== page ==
• the nailgun says:

    Do we know how many lives were lost? If I remember correctly when the dome went down hundreds of lives were lost. Maybe I am the eternal optimist but if “only” the minarets went down maybe the provocation isn’t as severe this time.
    Coupled with the lesson of last time hopefully as it appears is the case the Govt is moving fast and hard to head off trouble this time.
    Again maybe too optimistic but if Sadr sends in the death squads hard this time I wonder if that would be all that strategically smart? It would also be the greenlight to go after JAM real real hard too. I’m keeping my fingers crossed.

  • Tony says:

    I’d sure like to see it rebuilt as quickly as humanly possible. It’s obviously a very sore spot for Shia everywhere. Imagine if St. Peter’s square was the subject of a huge bomb, Catholics everywhere would not rest until it was rebuilt. Although I’m not Catholic, I can understand their sentiments.
    And their could be no better way for thousands of Sunnis to express their resistance to terrorist outrages and sectarian slaughter than to help rebuild this mosque. Are there any volunteers from the ASC?
    I’d like to see joint Shia/Sunni teams reconstructing this right away and also joint Shia/Sunni teams working on rebuilding a few key Sunni mosques that have been destroyed.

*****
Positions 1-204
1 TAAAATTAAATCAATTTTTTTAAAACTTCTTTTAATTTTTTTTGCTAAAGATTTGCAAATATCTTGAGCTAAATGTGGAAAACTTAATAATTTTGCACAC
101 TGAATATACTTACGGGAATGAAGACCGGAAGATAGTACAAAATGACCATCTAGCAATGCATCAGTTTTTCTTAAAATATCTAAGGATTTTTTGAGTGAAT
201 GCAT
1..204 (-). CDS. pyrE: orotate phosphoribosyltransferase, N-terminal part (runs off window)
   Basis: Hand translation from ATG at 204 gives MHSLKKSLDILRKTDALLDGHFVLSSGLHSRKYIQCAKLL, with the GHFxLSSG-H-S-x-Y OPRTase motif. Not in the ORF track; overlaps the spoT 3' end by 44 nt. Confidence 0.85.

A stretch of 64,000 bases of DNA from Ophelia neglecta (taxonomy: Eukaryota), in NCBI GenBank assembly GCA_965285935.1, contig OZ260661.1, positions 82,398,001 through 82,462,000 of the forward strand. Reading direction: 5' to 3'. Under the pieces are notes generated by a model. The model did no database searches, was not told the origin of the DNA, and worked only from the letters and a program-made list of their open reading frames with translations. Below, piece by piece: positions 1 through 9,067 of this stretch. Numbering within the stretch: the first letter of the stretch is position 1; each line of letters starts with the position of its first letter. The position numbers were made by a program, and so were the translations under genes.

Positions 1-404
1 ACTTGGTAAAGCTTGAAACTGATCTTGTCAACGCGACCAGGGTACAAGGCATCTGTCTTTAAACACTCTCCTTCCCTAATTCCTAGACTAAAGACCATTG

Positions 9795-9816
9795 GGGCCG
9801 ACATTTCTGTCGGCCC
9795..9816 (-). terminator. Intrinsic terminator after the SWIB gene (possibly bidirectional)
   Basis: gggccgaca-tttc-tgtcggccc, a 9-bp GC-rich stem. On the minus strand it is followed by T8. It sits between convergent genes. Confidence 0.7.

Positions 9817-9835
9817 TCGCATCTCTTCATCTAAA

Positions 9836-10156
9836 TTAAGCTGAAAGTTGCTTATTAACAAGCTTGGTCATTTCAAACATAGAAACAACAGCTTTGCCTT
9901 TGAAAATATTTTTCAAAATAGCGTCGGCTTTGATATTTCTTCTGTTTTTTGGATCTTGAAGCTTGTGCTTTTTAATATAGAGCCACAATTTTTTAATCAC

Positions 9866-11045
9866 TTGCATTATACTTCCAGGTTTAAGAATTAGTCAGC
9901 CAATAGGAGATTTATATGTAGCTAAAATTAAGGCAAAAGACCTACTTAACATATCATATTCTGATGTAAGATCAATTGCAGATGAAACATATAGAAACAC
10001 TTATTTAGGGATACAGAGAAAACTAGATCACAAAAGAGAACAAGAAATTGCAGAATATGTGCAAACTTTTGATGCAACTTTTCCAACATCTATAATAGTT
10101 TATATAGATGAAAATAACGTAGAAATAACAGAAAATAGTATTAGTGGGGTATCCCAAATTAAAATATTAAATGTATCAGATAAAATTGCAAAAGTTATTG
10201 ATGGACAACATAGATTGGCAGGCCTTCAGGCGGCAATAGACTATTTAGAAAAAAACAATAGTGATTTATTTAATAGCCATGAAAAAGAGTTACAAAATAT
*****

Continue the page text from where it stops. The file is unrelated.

General Petraeus has emphasized the need for reconstruction to accelerate. I think my ideas expressed here are an excellent place to start.

  • Anthony says:

    TONY,
    Catholics everywhere would indeed rally around the rebuilding of St Peter’s, and contribute hundreds of millions for its reconstruction. We wouldn’t, however, expect the government of Italy or the United States to rebuild it for us.

  • MattR says:

    Thanks Michael for being so kind to my ignorance. I thought this was a different mosque.

    Tony has a point, though. There’s a power vacuum and someone would gain respect by starting to rebuild this mosque. If Sistani and some Sunni leader of one of the awakenings got together on this they could take the high ground, and all the people that are tired of the violence, by showing that this was an Iraqi mosque and not just a Shiite mosque. Maybe I’m wrong but after so many years of violence an Iraqi Martin Luther King or Lech Walesa could be a tipping point. Iraq needs a leader and not just bureaucrats and politicians. Anthony is correct in that it can’t be a non-Iraqi, but Petraeus and Crocker could turn lemons into lemonade if they could talk someone into taking advantage of this problem.